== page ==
The Last Stand Jee-woon Kim

The Last Stand Jee-woon Kim
In his first lead role since serving two terms as the governor of California, Arnold Schwarzenegger returns to the big screen by providing a welcome reminder in The Last Stand of what he does best. Brash, dumb and more than a little clunky in its exposition and character development, it's also a hell of a lot of fun, as far as mindless entertainment goes.

Schwarzenegger is Ray Owens, a former Los Angeles police officer now serving as sheriff in a sleepy Arizona town called Sommerton. Elsewhere, Gabriel Cortez (Eduardo Noriega), the biggest leader of a drug cartel since Pablo Escobar, escapes from FBI agent John Bannister (Forrest Whitaker) while being transferred to death row, with plans to use Sommerton as a low-key spot to cross the border back to Mexico.

When Bannister's reinforcements are unable to arrive to help the cause, Ray is left with the overwhelming task of fortifying the town using what little resources and manpower he has at his disposal. Though it may take a while to build momentum, as we wait for these two disparate story threads to intersect, they come together in a satisfying showdown that provides the narrative's final act.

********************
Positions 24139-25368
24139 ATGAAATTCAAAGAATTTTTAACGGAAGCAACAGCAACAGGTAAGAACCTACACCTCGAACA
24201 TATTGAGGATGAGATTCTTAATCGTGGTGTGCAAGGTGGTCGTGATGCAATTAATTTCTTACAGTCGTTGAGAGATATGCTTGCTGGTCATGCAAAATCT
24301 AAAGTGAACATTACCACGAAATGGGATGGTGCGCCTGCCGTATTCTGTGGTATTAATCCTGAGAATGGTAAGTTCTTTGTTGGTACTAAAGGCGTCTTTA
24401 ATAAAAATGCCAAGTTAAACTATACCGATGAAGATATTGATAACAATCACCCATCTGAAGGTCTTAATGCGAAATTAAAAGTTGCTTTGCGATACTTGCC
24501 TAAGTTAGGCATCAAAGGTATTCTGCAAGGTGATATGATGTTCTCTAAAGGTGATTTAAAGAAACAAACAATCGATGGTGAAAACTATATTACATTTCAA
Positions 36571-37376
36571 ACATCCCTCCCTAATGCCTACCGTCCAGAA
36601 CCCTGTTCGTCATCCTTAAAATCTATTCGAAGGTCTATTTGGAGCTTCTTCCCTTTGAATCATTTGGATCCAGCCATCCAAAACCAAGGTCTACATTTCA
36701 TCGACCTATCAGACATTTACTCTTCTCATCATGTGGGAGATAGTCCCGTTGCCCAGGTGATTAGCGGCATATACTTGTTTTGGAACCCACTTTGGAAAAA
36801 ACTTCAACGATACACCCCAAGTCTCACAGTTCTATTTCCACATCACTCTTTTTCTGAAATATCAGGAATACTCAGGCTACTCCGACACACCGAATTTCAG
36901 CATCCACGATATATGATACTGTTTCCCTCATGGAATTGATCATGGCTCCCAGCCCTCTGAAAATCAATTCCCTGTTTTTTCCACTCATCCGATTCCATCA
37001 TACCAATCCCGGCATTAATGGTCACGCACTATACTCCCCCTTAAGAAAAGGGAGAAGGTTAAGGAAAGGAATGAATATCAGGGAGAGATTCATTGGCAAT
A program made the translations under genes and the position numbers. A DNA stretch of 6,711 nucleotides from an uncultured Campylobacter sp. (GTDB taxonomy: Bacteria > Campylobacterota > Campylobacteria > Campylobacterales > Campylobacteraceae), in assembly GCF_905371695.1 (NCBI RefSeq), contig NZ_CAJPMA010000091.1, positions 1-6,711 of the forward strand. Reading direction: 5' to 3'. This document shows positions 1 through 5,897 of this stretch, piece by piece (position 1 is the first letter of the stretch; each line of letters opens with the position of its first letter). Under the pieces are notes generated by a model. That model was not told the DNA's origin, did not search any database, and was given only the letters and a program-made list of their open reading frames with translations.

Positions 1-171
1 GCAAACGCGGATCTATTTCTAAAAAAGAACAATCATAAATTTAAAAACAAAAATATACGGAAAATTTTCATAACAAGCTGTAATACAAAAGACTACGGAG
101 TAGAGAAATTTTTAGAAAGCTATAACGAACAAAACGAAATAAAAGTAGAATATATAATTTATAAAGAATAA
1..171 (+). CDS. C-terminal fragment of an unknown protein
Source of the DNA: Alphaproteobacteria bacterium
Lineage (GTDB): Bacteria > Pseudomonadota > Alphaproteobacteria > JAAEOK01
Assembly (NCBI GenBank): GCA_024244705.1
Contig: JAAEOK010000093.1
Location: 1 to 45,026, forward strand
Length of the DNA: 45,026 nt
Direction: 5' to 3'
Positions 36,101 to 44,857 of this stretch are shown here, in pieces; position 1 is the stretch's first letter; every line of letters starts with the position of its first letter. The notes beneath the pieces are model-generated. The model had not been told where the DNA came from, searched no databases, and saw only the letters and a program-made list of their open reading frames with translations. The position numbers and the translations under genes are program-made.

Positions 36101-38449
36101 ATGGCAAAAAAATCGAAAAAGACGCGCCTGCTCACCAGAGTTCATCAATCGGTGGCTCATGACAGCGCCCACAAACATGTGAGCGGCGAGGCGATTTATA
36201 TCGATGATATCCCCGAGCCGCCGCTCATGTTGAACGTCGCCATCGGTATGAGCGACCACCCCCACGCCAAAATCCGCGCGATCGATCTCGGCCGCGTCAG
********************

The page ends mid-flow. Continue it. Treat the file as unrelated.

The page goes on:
Perhaps sensing that Schwarzenegger may be a little rusty, the film smartly surrounds him with some choice supporting actors, including fellow officer Luis Guzman, perennial bad guy Peter Stormare and the hyperactive Johnny Knoxville, as a weapons "expert." Even the great Harry Dean Stanton shows up for a scene as a farmer stubbornly refusing to allow his land to be used for nefarious deeds.

There are no aspirations of high art here, with Korean director Jee-woon Kim (The Good, the Bad, the Weird) turning his English language debut instead into a celebration of the grandiose. Between revelling in the horsepower of Cortez's souped-up Corvette, portraying the comically mundane rhythms of small-town life and lingering on the cascading parts of an exploding body, it recognizes that few attend movies like this for the understated.

As for Schwarzenegger, whether it was carefully calculated or not, this is the perfect vehicle for him to wedge his way back into the consciousness of moviegoers everywhere. All doubts about whether he still has the chops to pull off this kind of action at his age should be cast aside after the film's go-for-broke climax.

When Stormare's henchman asks him who he is and, after taking the requisite beat, he coolly responds, "I'm the sheriff," it's a reassuring proclamation — Arnie's back. (Alliance)